Joe Goode, Jerry McMillan, Ed Ruscha, and Patrick Blackwell in the studio space they shared while attending Chouinard Art Institute, Los Angeles, circa 1959. Photograph by Patrick Blackwell
Courtesy of Ed Ruscha Studio. © Ed Ruscha Previous spread: courtesy of the Hirshhorn Museum and Sculpture Garden, Smithsonian Institution, and Gagosian Gallery. © Ed Ruscha
CULTURE DAY AT LACMA, 1968. Pictured: artists Edward Kienholz, Ken Price, Robert Irwin, Judy Chicago, Ed Ruscha (center), Larry Bell, Billy Al Bengston, John Altoon, and architect Frank Gehry, among others. Photograph by Julian Wasser.
Сourtesy of Ed Ruscha Studio. © Ed Ruscha
GOSPEL, 1972, synthetic polymer and aluminum on raw canvas, 54 x 60 inches

The books he printed himself, seventeen of them, during the sixties and seventies — Twentysix Gasoline Stations (1963), Some Los Angeles Apartments (1965), Real Estate Opportunities (1970), Every Building on the Sunset Strip (1966) — denuded the conventions of the artist’s book, alleviating it of its preciousness, democratizing its affordability decades before digital made access to imagery ubiquitous. He also took out, or appeared to exorcise, the artist’s hand entirely. The photographs that filled each book could involve fastidious testing and planning, but the imagery they captured was ascribed no hierarchy. Ruscha was not determining what was aesthetically meritorious inside the frame. He was only documenting what existed, ready-mades. He was an anthropologist. He was a recorder. After the new millennium, he reshot Hollywood Boulevard, which he first photographed in 1973, and coupled old and new images for the artist’s book Then and Now.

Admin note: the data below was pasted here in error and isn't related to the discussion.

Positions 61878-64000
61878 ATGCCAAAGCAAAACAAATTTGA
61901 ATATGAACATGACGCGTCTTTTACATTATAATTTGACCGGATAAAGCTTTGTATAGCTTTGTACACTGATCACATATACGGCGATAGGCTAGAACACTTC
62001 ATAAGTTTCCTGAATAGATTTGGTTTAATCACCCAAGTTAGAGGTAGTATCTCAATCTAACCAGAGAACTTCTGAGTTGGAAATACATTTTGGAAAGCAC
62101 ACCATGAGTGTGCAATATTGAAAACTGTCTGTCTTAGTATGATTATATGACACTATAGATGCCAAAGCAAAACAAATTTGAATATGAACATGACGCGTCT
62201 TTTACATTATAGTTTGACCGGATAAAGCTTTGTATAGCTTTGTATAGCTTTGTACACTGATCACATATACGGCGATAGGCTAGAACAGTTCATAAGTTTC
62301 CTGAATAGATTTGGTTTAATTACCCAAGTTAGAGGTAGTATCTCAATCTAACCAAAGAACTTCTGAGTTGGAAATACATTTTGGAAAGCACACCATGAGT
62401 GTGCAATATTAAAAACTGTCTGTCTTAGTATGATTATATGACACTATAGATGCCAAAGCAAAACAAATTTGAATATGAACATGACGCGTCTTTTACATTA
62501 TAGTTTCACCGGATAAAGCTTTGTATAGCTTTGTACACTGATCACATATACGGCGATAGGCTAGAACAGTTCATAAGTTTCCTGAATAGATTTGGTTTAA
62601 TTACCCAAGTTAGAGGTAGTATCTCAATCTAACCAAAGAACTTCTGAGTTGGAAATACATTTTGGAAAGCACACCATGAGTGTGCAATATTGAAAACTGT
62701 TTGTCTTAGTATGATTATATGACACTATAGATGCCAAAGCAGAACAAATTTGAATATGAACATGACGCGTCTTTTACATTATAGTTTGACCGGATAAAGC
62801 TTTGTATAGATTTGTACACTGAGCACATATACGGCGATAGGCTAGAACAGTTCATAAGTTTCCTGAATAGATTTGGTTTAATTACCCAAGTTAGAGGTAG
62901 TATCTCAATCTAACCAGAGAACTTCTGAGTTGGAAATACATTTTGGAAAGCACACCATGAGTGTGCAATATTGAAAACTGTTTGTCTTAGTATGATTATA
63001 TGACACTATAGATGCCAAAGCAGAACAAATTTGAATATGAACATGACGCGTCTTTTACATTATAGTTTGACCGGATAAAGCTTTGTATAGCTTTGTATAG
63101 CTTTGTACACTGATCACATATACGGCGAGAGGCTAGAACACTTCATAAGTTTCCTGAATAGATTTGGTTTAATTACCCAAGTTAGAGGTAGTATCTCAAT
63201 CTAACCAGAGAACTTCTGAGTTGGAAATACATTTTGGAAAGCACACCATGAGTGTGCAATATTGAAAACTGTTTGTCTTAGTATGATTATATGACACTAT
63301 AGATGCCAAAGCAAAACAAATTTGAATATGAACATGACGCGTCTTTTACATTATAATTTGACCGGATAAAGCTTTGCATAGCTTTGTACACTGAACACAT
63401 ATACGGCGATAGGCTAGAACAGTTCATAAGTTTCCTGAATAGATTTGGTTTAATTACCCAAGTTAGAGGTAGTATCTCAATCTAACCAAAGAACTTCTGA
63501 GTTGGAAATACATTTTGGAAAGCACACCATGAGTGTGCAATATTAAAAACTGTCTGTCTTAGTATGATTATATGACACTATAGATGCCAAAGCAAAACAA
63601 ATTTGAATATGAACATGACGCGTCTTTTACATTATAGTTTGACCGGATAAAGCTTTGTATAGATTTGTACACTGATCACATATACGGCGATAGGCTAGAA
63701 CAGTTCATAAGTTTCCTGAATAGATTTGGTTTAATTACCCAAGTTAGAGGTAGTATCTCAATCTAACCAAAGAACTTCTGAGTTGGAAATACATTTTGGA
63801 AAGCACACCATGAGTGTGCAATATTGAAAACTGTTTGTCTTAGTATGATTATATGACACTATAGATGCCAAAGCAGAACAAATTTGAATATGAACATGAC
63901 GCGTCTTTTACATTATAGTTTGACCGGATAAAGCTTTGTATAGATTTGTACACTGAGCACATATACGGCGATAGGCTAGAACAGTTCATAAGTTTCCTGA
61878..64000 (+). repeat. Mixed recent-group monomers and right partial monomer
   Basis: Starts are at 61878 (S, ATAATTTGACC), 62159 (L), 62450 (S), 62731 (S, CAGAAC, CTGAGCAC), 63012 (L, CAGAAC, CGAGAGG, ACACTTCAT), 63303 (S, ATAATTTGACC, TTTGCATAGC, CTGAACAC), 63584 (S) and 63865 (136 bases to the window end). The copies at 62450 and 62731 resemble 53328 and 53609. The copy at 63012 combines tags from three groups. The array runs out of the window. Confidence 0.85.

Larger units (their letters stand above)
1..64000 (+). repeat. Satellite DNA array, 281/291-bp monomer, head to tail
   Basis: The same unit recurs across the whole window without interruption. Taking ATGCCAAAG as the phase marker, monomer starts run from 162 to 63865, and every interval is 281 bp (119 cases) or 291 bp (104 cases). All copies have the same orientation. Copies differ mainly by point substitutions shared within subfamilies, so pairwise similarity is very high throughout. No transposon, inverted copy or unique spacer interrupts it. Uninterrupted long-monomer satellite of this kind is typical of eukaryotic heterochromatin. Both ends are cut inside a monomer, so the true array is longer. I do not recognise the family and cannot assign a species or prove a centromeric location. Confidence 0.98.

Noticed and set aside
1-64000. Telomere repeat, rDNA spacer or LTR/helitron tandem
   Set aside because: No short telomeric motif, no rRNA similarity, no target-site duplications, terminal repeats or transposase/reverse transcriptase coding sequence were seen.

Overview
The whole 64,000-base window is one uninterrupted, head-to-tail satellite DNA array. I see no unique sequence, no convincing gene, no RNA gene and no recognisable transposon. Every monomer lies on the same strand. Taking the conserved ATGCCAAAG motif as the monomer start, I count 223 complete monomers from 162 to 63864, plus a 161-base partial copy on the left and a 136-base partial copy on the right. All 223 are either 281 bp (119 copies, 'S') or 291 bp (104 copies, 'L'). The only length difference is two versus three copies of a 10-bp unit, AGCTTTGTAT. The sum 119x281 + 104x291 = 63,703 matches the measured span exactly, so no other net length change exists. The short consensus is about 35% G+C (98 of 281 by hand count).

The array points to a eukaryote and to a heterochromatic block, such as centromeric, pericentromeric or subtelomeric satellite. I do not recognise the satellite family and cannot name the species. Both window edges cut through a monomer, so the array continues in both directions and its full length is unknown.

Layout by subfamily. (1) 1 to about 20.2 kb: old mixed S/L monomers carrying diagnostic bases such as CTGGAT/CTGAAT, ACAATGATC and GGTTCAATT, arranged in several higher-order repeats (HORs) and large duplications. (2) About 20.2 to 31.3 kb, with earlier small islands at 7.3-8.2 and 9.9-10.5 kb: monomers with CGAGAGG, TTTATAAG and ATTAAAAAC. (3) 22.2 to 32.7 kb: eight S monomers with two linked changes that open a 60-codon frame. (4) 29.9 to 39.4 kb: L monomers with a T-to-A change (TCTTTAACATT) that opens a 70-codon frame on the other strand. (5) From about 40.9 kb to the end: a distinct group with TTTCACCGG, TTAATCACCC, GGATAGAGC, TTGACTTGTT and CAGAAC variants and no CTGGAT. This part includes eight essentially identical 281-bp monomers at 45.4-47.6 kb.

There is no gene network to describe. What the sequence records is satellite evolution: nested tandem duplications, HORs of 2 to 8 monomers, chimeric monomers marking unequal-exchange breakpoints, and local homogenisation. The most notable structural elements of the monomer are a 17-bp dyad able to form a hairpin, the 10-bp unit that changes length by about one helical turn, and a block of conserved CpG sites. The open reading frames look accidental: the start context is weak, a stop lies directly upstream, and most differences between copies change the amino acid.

His predisposition to revisit includes what is perhaps his most identifiable subject — beyond his elusive words — the Hollywood sign. The affinity began not as a dreamy signifier but as a thermometer of how bad the smog was beyond his Western Boulevard studio. Could he see it or not? Ruscha has examined — correction: continues to examine — the emblem from front and back, in paint and airbrush and the ink of the lithograph. He recently configured its famous letters, so protected in reality, as tilted, crumpled, fallen, in a dingy, dirty sky in Landmark Decay (2006). Ruscha is a tracker of the sometimes snake-fast, sometimes glacially slow creep of culture, a watcher of the ‘now’ — the slip of change not yet interpreted by academics as history — a keeper of data in his head. The figures for Los Angeles’s population were on his radar when he moved here, as is its present conveyor-belt growth.